Have you planned your getaway this summer? Over here at Good Food we’ve been daydreaming about
traveling eating outside of Southern California. What’s interesting is that we all came up with locales in separate countries that span the globe. Check out our picks below and tell us – what would be your culinary getaway?
Evan Kleiman, Host of Good Food
I fell in love with Iceland last year while on a trip to Food and Fun a crazy week of, well, food and fun in Reykjavik. I met so many engaging and smart food people that I felt like I had barely scratched the surface. And it was winter! I would return in summer and have chef/food writer Jody Eddy help organize the itinerary. I would spend hours talking to Nanna Rognvaldardottir, cookbook writer and food historian of Iceland. I would visit Eyglo Bjork Olafsdottir and husband Eymundur Magnusson at their organic farm in East Iceland where he planted 1 million trees to extend the growing season. It would be 10 days exploring the seasonal food scene. Icelandic cuisine is much more than ammoniated fish and dung-smoked lamb.
Harriet Ells, Good Food Executive Producer
I love Mexican food, so, my dream culinary destination is Mexico City. And, I’d ask Lesley Tellez, the author of the “Mija Chronicles” blog, to be my guide. I mean, look at these tacos de canasta! And these chiles en nogada! I last traveled to Mexico City when I was 21. At the time, I was on an art pilgrimage of sorts: Frida, Diego, Manuel Alvarez Bravo. Of course I ate, but I have no recollection what. Now, 16 years later, after experiencing the L.A. of Bill Esparza, Jimmy Shaw of Loteria, and Jaime and Ramiro of La Casita Mexicana, I am ready to go back to D.F.
Gillian Ferguson, Good Food Supervising Producer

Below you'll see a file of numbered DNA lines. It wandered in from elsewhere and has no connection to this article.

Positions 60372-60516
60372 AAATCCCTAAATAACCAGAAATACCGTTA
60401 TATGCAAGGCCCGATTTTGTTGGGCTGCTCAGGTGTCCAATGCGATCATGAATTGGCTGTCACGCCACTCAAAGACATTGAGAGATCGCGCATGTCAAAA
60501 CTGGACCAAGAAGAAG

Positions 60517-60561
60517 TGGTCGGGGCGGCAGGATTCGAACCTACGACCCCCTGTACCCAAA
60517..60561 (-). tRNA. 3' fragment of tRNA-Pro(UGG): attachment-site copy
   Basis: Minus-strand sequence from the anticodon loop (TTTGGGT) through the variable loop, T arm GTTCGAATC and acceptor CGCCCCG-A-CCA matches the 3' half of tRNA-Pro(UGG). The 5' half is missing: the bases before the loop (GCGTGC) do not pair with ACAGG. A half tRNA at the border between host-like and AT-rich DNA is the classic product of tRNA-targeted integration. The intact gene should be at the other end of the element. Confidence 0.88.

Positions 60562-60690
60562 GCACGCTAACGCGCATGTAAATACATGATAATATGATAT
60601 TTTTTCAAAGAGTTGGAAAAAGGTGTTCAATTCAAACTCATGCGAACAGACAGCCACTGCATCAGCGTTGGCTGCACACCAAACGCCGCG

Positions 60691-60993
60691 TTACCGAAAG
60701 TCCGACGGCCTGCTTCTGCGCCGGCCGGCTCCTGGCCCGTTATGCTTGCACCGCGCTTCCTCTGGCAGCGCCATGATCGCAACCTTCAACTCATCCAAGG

In short, I want to go everywhere. But shoot – that isn’t possible. So if I had to pick I’d choose Italy. I know, I know, it’s totally cliche and I’ve already been there, but ohhhh the food! If I were feeling adventurous I’d do what cookbook author Jessica Theroux did and just show up on the doorstep of someone else’s grandmother, hang out and learn to cook; but I don’t speak a lick of Italian so itineraries from the girls at Vamoos look like the next best thing. You get to roll out fresh pasta in local family’s dining rooms, cook up tortelloni in their kitchens, harvest peaches in their orchards, pick sage from their gardens, hunt truffles with their dogs, lunch in their back yards and see the balsamic vinegar aging in their attics. Unfortunately adopting them as your own family is not part of the package.
Laryl Garcia, Good Food Segment Producer
I’ve generally scheduled international travel either around art & architecture or ancient ruins, with good restaurants finding their way onto the itinerary but as an afterthought. The idea of booking a passport-required trip based solely on consumption seems depraved, debauched and the kind of R&R I desperately need. While trying to decide where to travel this summer, we keep coming back to Singapore, and the folks there take their food seriously. Influenced by neighboring China, Malaysia and India, Singaporean cuisine is rife with rice, noodles, curry and just the right amount of spice. And while there are plenty of high-end restaurants on which to splurge, eating like the food-obsessed locals means indulging in street food and visiting the sometimes intimidating and vast amount of hawker centers. And if it all seems too overwhelming, Singapore has its own version of Yelp.
Sarah Rogozen, Good Food Segment Producer
Last week, I began researching Amish food for a segment we’re planning with Sherry Gore later this year. A culture that had always felt foreign suddenly hit home. The wide variety of Amish communities around the US vary in their use of technology, but they are all motivated by a commitment to live with intention and modesty. This ethos is reflected in what they eat: simple, hearty meals shared by large families and caring neighbors. I might have to muster up some courage to try unfamiliar dishes like peanut butter sandwiches with pickles and bologna, but Molasses Oatmeal Pie intrigues me, and my desire to visit is less about the food itself than about the company around the table. I probably have an idealized image of Amish life, but as an urban Jewish girl I’ve always felt drawn to the part of American culture that involves farming and church hymns. And in a very deep way, the strong faith and crowded kitchens I’ve been reading about remind me of my own religious community. A week without modern conveniences would be kind of like one long, labor-intensive Shabbat. And an Amish stew with dumplings would be as delicious and artery-clogging as cholent and kreplach.